News story

Chancellor Philip Hammond calls out late payment culture

Radical cultural change is needed to end the scourge of late payments, which puts 50,000 small firms out of business every year, the Chancellor Philip Hammond said today (18 July).

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The Chancellor said companies must play by the rules because this unfair behaviour risks hampering the economy by restricting the growth of smaller firms, as he held urgent talks with business leaders in Downing Street.

More than one in ten firms (15%) struggle to pay their staff and other costs due to late payments. And research from Paypal and Xero has found that one in four small business owners (26%) are suffering from personal health issues due to concerns about late payments.

The talks – attended by leading business groups FSB and CBI as well as a number of firms – follow recent government action including proposals to fine those failing to comply with the rules and beefing up the Small Business Commissioner’s enforcement powers.

Discussions also covered the opportunities presented by innovative technology payment platforms to speed up payments between businesses.

The Chancellor of the Exchequer Philip Hammond said:

Today marks an important step forward in our work to tackle late payments. This unacceptable behaviour adds a financial and operational burden to small business owners, which is unfair and hampers growth.

We have already taken steps to wipe out the UK’s late payment culture. Businesses leaders were clear today that more can be done to end this blight - including through the use of innovative payment platforms.

Mike Cherry OBE, Federation of Small Businesses National Chairman, said:

Today’s roundtable strengthens the Government’s commitment to tackling the UK’s late payments crisis. It is a clear signal that they are listening to our small firms and our calls for urgent and radical action.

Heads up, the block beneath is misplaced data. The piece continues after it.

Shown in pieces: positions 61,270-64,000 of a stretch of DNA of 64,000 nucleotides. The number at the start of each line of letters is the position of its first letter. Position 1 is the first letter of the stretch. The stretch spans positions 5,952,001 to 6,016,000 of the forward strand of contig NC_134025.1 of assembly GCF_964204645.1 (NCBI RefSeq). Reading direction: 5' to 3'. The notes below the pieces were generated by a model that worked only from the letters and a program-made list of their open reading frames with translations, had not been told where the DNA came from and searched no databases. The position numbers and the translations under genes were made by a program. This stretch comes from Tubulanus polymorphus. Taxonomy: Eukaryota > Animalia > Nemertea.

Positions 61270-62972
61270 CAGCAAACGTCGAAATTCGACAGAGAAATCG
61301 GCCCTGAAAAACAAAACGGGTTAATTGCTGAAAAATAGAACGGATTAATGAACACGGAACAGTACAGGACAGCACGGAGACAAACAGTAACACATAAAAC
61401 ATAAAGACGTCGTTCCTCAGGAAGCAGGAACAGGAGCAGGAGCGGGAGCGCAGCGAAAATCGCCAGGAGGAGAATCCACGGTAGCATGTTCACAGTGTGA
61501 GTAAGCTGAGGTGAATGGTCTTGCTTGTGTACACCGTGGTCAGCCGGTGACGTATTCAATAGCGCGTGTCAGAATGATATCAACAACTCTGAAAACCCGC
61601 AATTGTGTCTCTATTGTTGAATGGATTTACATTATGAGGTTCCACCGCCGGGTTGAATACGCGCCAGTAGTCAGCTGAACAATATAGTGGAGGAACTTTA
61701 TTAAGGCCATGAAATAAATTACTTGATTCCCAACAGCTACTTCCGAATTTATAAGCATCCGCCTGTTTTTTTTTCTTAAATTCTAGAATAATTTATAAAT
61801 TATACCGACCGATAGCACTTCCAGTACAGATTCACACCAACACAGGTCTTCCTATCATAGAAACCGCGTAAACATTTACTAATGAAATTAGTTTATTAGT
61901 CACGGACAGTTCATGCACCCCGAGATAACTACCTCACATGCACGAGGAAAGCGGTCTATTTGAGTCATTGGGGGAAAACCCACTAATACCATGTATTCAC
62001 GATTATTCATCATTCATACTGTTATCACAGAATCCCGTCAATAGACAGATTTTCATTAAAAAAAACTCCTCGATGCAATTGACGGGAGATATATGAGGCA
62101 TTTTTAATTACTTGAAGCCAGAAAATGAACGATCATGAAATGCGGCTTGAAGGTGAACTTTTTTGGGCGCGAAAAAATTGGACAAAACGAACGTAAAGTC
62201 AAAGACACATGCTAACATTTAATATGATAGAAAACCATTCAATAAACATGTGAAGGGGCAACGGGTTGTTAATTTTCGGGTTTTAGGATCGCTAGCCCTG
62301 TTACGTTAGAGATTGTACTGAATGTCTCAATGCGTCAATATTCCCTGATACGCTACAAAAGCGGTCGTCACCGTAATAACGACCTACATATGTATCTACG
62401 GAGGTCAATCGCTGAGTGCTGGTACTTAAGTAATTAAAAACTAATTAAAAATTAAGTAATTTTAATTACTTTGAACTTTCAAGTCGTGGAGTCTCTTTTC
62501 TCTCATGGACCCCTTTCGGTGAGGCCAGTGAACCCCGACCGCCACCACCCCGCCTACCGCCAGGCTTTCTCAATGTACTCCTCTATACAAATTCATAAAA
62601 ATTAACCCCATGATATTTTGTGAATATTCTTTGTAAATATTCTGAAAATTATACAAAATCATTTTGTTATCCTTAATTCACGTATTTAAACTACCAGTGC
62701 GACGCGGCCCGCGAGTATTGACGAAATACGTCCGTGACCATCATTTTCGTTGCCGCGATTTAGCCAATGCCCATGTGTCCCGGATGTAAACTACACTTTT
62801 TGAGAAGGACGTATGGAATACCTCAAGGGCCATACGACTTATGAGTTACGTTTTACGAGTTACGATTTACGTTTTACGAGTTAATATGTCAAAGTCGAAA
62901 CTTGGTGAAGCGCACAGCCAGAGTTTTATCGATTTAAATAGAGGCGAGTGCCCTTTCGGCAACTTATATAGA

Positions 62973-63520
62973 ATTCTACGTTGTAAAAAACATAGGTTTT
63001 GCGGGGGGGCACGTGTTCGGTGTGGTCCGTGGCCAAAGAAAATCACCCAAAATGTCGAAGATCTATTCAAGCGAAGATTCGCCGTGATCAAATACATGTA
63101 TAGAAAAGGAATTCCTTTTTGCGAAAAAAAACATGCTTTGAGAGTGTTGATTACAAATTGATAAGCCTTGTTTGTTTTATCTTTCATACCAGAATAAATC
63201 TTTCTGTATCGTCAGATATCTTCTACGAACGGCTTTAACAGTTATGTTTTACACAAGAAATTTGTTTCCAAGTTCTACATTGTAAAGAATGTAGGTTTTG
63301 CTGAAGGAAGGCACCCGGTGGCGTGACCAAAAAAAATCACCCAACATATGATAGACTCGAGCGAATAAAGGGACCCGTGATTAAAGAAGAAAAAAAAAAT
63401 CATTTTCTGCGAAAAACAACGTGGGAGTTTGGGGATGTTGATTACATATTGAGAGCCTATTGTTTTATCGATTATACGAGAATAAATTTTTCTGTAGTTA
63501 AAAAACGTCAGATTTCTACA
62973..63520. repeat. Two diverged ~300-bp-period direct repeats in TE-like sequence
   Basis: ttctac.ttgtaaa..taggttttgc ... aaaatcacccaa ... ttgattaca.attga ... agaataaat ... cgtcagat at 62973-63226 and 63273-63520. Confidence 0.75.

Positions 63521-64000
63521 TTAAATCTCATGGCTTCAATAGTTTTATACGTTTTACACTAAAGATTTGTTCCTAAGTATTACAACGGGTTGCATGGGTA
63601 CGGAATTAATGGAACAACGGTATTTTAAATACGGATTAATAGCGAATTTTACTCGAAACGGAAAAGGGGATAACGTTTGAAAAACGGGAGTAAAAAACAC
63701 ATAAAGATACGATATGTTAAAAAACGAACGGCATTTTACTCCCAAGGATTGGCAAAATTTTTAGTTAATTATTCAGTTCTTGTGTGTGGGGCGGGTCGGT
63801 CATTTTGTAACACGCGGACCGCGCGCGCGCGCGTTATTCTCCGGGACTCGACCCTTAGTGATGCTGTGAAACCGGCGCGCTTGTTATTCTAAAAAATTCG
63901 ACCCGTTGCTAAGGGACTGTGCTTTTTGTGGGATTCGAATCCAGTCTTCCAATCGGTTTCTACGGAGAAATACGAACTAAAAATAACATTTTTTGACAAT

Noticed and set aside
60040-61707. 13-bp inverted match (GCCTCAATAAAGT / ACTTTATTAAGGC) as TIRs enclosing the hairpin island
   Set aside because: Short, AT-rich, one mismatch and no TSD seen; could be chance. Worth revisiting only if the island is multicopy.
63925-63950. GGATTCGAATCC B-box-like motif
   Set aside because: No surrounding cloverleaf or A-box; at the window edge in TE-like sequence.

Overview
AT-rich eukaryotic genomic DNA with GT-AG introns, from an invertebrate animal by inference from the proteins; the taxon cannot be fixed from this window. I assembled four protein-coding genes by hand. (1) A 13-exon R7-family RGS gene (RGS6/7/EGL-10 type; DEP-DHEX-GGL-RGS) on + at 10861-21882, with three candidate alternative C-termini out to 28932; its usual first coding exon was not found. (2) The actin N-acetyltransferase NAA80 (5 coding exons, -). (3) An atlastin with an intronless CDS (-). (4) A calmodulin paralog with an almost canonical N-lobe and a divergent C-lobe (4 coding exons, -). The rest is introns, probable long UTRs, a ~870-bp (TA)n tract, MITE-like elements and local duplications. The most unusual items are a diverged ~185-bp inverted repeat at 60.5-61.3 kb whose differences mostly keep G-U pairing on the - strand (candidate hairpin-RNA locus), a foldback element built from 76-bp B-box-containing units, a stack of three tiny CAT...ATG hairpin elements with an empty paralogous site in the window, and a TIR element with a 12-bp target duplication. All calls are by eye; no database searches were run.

Poor payment practices hurt the UK’s small business community and holds back the economy. Large companies should treat their small suppliers fairly and pay them on time. Today marks the moment where politicians and business have come together to say - the UK is no longer a place where it is acceptable to pay small business late.

Small Business Minister Kelly Tolhurst said:

The vast majority of businesses pay their bills on time, with the amount owed in late payments halved over the last four years. But as a former small business owner, I know the huge impact a late payment can have on the ability to plan, invest and grow.

We recently announced ambitious new measures to ensure small businesses get paid on time. This includes holding company boards accountable for payment practices and proposed new powers for the Small Business Commissioner to tackle late payments through fines and binding payment plans.

Shining a light on the unacceptable late payment culture in this way is vital to ensuring that all small businesses are given the support they need and get paid quickly – a key part of our modern Industrial Strategy.

List of attendees

Rt. Hon. Phillip Hammond MP, Chancellor of the Exchequer

Robert Jenrick, MP, Exchequer Secretary to the Treasury

Mike Cherry, National Chairman, Federation of Small Business

Martin McTague, Policy & Advocacy Chairman, Federation of Small Business

Josh Hardie, Deputy Director-General, Policy and Campaigns, Confederation of British Industry

Emma Jones, Founder, Enterprise Nation

Paul George, Executive Director, Corporate Governance & Reporting, Financial Reporting Council

Tej Parikh, Chief Economist, Institute of Directors

Edward Berks, Director of Platform Business UK & EMEA, Xero

Eva Gustavsson Director, Corporate Affairs, Emea, Paypal.

Christian Keen, CFO, Holland & Barrett

Gareth Alexander, COO & Founder, Marketplace Systems Ltd

Jon Lewis, CEO, Capita

Kristen O’Connell, Founder & Director, Superlative Recruitment Ltd

Published 18 July 2019